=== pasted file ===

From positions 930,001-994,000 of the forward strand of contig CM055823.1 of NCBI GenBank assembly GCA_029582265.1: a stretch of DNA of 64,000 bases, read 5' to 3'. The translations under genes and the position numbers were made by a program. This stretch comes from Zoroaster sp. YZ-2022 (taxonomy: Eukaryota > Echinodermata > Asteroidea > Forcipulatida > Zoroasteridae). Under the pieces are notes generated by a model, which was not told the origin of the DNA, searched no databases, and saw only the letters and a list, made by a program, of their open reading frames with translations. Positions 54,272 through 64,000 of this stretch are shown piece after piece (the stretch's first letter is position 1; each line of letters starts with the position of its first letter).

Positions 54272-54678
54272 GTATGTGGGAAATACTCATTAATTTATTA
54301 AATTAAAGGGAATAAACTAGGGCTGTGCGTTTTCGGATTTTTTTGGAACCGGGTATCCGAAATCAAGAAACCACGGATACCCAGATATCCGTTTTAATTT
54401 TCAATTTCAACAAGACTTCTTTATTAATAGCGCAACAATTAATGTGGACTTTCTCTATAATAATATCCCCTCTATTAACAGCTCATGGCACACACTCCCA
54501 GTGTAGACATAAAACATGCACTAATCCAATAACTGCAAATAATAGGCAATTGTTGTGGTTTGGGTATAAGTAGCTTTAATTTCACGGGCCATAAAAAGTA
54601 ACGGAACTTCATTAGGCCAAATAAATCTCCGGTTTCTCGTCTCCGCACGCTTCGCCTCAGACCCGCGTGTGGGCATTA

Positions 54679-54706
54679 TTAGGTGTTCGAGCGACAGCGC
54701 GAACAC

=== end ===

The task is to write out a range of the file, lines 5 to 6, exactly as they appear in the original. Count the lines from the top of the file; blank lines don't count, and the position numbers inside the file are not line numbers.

54401 TCAATTTCAACAAGACTTCTTTATTAATAGCGCAACAATTAATGTGGACTTTCTCTATAATAATATCCCCTCTATTAACAGCTCATGGCACACACTCCCA
54501 GTGTAGACATAAAACATGCACTAATCCAATAACTGCAAATAATAGGCAATTGTTGTGGTTTGGGTATAAGTAGCTTTAATTTCACGGGCCATAAAAAGTA